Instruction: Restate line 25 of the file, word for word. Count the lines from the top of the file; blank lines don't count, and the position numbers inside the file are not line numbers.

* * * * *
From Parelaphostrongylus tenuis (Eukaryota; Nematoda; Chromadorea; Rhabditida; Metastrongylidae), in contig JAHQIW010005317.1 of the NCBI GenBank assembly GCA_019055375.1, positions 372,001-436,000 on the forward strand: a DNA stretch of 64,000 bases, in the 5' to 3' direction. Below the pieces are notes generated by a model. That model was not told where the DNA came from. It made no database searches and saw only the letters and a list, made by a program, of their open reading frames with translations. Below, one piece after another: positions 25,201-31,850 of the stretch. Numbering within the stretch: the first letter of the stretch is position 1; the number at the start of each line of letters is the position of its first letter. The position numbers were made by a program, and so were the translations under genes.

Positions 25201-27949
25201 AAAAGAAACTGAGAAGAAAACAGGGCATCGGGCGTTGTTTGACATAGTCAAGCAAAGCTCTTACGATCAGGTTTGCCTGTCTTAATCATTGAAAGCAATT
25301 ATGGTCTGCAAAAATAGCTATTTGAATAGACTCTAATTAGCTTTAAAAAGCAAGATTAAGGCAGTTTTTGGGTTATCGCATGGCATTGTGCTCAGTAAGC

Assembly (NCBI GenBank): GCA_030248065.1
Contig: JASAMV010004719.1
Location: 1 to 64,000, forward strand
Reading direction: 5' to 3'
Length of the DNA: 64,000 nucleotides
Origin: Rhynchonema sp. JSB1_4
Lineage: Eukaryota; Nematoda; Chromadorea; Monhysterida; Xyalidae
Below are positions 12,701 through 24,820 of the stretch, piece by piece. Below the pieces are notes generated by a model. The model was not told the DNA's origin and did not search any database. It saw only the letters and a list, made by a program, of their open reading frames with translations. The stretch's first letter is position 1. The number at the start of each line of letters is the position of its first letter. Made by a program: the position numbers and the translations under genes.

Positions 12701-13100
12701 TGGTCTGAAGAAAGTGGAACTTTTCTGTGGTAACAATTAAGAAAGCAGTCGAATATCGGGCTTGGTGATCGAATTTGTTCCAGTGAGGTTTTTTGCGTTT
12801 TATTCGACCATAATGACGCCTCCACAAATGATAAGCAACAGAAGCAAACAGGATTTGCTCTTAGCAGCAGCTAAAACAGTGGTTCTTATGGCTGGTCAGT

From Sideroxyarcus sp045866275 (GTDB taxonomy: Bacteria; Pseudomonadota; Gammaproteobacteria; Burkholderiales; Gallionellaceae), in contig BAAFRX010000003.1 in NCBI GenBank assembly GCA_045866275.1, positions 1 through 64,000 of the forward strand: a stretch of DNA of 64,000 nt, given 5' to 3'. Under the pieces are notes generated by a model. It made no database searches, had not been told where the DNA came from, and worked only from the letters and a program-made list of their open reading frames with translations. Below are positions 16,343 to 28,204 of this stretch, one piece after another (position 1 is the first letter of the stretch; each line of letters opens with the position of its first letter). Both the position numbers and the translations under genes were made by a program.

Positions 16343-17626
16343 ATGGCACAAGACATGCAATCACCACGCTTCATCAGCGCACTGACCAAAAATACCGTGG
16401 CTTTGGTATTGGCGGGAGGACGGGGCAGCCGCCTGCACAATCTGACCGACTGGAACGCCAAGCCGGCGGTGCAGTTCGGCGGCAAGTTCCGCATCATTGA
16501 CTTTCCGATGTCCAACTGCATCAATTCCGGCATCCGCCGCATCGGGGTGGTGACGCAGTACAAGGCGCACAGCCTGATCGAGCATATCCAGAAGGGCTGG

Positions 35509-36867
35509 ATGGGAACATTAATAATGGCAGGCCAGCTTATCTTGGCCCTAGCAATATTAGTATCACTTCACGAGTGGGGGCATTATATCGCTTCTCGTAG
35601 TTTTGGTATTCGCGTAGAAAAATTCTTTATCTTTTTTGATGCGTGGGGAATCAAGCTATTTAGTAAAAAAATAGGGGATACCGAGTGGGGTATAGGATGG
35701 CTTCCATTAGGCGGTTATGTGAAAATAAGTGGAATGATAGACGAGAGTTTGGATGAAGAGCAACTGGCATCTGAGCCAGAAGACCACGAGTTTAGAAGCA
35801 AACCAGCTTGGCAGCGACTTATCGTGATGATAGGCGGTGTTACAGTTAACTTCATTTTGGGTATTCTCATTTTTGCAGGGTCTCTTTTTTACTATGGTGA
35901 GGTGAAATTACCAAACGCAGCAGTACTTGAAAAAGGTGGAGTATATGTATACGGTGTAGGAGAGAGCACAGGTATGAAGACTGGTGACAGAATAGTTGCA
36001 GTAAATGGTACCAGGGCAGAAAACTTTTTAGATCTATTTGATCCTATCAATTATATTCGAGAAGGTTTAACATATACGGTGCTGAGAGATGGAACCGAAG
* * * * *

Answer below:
35801 AACCAGCTTGGCAGCGACTTATCGTGATGATAGGCGGTGTTACAGTTAACTTCATTTTGGGTATTCTCATTTTTGCAGGGTCTCTTTTTTACTATGGTGA